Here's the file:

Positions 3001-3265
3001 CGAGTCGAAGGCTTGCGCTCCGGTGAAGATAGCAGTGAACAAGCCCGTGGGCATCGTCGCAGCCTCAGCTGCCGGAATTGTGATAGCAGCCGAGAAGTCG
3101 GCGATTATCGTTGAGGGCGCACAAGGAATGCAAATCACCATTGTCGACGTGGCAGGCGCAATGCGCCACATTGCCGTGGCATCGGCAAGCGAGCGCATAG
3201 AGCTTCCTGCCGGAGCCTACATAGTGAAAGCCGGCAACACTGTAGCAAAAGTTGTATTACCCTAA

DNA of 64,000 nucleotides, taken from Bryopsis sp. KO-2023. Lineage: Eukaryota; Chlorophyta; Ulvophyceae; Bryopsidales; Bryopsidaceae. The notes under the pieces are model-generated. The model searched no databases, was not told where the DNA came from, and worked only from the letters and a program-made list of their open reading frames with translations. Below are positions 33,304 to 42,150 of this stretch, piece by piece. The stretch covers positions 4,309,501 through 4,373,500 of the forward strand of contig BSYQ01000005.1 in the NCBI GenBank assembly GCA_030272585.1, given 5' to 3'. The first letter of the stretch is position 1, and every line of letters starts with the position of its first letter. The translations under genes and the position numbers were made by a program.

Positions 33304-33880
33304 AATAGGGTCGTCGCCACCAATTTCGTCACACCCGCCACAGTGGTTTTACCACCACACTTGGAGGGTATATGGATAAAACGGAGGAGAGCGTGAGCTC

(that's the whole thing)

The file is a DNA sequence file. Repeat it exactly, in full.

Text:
Positions 3001-3265
3001 CGAGTCGAAGGCTTGCGCTCCGGTGAAGATAGCAGTGAACAAGCCCGTGGGCATCGTCGCAGCCTCAGCTGCCGGAATTGTGATAGCAGCCGAGAAGTCG
3101 GCGATTATCGTTGAGGGCGCACAAGGAATGCAAATCACCATTGTCGACGTGGCAGGCGCAATGCGCCACATTGCCGTGGCATCGGCAAGCGAGCGCATAG
3201 AGCTTCCTGCCGGAGCCTACATAGTGAAAGCCGGCAACACTGTAGCAAAAGTTGTATTACCCTAA

DNA of 64,000 nucleotides, taken from Bryopsis sp. KO-2023. Lineage: Eukaryota; Chlorophyta; Ulvophyceae; Bryopsidales; Bryopsidaceae. The notes under the pieces are model-generated. The model searched no databases, was not told where the DNA came from, and worked only from the letters and a program-made list of their open reading frames with translations. Below are positions 33,304 to 42,150 of this stretch, piece by piece. The stretch covers positions 4,309,501 through 4,373,500 of the forward strand of contig BSYQ01000005.1 in the NCBI GenBank assembly GCA_030272585.1, given 5' to 3'. The first letter of the stretch is position 1, and every line of letters starts with the position of its first letter. The translations under genes and the position numbers were made by a program.

Positions 33304-33880
33304 AATAGGGTCGTCGCCACCAATTTCGTCACACCCGCCACAGTGGTTTTACCACCACACTTGGAGGGTATATGGATAAAACGGAGGAGAGCGTGAGCTC